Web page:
Lawrence M. Caylor

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With The Mists of Avalon the reader enjoys a new perspective: that of the women [in the Arthurian legends]…. Furthermore, the development of the novel depends not on a contest between good and evil, Christianity and paganism, nor on the characters themselves so much as it does on the tension that frowns as a new culture overshadows and obliterates an older one. Thus Marion Zimmer Bradley has written of a present urgency in a mythical setting, and written magnificently at that! (p. 2)

Perhaps the most beautiful and wonderful image in the story is that of Avalon/Glastonbury, separated by a magical veil of mist, two worlds sharing a single island, one tradition on different planes. The passage from the real world to the mystical will linger in the reader's mind long after battles, pageants and Pellinore's dragon have faded from memory; the question, too, of which world was the more real will remain.

Marion Zimmer Bradley deserves high praise for her work since this great and sweeping book successfully ties together legend and lore. Slightly archaic usages and references to ancient events as recent or current establish the period without identifying it, thereby adding to the mythical setting. My only complaint is in the use of "karma" and "firewater," both of which evoke decidedly non-Arthurian images; but these are mere motes in a brilliant panorama.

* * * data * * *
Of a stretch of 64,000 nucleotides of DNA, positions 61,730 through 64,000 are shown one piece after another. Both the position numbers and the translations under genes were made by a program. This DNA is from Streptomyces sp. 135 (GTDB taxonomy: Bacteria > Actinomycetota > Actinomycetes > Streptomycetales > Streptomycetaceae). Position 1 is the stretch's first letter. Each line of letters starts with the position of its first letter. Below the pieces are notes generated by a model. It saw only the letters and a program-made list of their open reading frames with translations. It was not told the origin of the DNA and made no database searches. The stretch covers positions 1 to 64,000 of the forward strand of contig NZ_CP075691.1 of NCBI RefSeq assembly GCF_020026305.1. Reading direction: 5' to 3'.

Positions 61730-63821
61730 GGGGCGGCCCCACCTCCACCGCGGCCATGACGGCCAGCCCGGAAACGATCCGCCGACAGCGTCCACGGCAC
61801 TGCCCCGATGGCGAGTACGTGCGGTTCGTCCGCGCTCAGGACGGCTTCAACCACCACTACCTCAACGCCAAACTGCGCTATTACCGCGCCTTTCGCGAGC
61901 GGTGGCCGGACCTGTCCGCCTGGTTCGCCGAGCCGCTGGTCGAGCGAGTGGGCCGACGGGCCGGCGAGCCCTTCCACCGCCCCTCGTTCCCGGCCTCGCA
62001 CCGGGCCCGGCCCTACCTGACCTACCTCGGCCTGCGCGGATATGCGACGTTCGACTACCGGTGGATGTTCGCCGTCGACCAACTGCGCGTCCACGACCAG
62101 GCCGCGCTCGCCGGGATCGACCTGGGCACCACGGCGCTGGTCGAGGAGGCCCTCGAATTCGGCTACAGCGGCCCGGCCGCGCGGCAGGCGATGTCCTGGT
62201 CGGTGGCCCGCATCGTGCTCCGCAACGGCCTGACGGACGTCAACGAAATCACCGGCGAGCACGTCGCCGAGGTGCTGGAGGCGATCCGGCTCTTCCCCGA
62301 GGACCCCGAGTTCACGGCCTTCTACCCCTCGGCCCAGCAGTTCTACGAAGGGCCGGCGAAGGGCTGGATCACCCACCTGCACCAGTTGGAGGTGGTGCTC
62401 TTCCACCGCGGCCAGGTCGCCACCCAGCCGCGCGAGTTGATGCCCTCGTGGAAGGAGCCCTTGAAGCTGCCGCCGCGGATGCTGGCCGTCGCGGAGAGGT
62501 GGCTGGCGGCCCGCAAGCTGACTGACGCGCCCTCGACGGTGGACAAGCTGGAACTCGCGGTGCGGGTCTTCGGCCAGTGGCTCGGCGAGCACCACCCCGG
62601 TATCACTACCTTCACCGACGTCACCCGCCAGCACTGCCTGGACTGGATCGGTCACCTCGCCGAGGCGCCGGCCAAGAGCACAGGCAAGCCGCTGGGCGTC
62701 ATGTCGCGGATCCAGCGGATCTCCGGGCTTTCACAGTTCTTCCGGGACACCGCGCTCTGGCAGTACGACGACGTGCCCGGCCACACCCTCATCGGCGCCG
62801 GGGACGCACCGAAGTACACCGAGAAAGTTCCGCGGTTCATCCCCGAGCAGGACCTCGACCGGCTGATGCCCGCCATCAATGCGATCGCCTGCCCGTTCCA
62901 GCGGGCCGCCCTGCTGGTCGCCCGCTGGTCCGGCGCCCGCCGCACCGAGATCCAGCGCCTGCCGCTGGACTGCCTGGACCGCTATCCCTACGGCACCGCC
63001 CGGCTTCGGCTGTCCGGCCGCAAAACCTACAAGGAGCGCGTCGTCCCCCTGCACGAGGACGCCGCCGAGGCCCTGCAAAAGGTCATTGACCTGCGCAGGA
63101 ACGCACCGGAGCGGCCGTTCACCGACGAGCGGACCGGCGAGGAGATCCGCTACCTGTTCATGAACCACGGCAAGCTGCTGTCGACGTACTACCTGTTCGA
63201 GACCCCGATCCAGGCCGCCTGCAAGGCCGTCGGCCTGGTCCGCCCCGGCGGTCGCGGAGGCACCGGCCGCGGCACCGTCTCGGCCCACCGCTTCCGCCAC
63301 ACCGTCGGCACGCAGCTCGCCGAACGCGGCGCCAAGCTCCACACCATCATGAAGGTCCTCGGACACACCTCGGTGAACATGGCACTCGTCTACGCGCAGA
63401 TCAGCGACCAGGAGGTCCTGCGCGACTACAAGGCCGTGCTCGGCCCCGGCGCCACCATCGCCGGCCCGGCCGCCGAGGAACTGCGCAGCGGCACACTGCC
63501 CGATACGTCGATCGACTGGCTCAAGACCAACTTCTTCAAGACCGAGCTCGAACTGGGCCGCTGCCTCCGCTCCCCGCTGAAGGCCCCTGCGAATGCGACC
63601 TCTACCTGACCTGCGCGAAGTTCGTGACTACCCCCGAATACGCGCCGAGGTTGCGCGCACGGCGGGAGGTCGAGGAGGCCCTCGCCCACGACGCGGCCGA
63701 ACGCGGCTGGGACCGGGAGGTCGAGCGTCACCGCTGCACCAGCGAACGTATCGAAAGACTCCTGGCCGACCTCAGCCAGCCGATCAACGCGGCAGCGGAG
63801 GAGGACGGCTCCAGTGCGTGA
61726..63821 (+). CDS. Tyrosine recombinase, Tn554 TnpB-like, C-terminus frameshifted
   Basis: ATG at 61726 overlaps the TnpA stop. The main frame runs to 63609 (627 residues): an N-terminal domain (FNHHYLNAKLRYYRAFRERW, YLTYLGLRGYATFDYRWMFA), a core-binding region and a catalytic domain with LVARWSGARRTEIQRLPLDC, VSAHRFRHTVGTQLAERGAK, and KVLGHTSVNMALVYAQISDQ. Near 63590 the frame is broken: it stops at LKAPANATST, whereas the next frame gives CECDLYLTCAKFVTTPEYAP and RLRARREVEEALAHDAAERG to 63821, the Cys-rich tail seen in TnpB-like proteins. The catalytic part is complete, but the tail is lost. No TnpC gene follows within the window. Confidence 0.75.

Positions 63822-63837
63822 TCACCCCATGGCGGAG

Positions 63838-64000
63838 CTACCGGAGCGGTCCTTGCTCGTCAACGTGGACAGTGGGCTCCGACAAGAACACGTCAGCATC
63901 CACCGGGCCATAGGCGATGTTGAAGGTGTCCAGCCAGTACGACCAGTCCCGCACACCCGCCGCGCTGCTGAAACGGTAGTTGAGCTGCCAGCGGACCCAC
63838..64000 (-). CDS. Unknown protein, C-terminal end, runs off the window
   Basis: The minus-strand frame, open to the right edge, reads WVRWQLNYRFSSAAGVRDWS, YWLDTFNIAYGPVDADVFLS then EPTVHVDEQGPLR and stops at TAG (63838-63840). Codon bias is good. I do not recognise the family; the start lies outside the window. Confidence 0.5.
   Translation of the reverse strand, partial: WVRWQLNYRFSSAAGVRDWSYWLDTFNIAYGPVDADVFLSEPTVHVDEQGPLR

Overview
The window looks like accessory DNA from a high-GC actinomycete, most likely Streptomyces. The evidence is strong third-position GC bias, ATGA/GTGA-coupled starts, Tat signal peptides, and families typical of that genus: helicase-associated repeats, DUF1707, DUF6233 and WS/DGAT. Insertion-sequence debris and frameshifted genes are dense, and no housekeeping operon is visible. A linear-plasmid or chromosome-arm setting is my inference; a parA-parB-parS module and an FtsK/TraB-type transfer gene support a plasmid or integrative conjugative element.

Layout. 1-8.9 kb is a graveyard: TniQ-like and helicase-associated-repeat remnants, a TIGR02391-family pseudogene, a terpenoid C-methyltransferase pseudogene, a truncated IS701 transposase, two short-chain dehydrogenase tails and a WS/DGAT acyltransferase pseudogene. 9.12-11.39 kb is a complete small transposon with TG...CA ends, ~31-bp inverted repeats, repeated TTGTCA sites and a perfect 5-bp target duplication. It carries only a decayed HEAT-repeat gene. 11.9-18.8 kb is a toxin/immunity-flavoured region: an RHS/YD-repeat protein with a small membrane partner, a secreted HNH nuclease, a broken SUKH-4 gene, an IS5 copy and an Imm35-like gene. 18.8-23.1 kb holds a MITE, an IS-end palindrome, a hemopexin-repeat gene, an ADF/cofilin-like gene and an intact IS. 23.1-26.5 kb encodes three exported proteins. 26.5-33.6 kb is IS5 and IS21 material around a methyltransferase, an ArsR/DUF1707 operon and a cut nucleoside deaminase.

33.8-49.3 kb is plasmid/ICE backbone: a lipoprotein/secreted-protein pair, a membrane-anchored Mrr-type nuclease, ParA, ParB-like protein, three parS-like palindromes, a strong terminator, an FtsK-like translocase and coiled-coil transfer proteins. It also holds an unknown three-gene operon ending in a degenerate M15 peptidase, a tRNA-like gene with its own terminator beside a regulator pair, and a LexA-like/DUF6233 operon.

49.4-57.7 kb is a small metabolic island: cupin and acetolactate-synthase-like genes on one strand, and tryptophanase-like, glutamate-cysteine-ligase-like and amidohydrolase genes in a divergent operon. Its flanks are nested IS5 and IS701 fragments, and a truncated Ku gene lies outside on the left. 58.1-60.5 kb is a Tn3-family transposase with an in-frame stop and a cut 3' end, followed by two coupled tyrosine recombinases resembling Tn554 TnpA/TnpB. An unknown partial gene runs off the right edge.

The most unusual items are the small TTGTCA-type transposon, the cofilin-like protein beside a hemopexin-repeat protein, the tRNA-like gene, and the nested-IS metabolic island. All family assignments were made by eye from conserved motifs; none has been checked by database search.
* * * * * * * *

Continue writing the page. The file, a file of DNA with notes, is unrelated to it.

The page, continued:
Read The Mists of Avalon … and revel in the wonder of it. (p. 3)

Lawrence M. Caylor, in a review of "Mists of Avalon," in Best Sellers, Vol. 43, No. 1, April, 1983, pp. 2-3.

Beverly Deweese

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Most readers know the story of King Arthur; however, Marion Zimmer Bradley, in Mists of Avalon has written an especially vivid, unorthodox version of this romantic tale. Bradley's narrator is Morgaine, a Druid priestess, and her England is populated by those who worship the Lady (the Earth Mother) and those few who are turning to the harsher, more intolerant Christianity—a religion which equates chastity with good and sex with evil.

The story centers on the struggle between the two religions and the efforts of each to bring peace to England—by controlling King Arthur. (pp. 20-1)

Bradley's many realistic, complex characters involve the reader; however, the most fascinating aspect of this novel is the depiction of the long struggle between Druidism and Christianity. There is little doubt that Bradley sympathizes with the Druids, whose religion, according to her, encouraged sensitivity, tolerance and respect for females. The most lyrical passages are those describing the priestesses and their shrine, a lovely island called Avalon, located just on the other side of this dimension. There is the feeling that the world lost much of value when Avalon slipped—or was hidden—from us.